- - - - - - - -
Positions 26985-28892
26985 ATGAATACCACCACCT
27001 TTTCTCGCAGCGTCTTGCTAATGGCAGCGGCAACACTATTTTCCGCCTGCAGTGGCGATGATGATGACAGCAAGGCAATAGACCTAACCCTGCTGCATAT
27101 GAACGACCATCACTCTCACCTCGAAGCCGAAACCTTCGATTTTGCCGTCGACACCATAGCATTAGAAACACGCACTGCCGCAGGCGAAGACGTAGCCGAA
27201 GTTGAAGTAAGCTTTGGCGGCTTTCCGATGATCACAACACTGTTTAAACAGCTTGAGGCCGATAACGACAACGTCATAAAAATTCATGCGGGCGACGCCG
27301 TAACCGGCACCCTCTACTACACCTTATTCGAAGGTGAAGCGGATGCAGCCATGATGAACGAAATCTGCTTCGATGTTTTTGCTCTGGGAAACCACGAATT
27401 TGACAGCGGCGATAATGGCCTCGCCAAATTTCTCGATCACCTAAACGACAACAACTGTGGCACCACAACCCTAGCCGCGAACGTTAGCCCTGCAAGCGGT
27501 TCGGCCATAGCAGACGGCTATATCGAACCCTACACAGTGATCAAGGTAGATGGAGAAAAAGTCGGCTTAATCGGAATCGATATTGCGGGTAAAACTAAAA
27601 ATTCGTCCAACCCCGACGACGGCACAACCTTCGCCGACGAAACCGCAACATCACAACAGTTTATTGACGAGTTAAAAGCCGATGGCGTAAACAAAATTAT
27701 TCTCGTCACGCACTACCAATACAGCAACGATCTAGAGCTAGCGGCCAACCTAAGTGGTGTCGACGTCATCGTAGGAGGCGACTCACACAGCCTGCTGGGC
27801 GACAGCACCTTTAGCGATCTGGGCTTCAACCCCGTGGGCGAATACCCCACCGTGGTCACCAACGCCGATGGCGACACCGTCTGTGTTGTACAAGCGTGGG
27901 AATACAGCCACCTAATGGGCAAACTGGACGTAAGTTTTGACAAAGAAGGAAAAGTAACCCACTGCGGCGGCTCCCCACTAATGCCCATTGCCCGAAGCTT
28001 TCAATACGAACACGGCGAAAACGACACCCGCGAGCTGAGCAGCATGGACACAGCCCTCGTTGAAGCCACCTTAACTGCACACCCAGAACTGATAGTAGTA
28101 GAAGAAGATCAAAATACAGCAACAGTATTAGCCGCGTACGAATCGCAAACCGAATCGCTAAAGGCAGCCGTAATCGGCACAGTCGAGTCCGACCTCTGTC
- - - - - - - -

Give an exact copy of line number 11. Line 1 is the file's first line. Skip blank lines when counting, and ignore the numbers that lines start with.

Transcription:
27801 GACAGCACCTTTAGCGATCTGGGCTTCAACCCCGTGGGCGAATACCCCACCGTGGTCACCAACGCCGATGGCGACACCGTCTGTGTTGTACAAGCGTGGG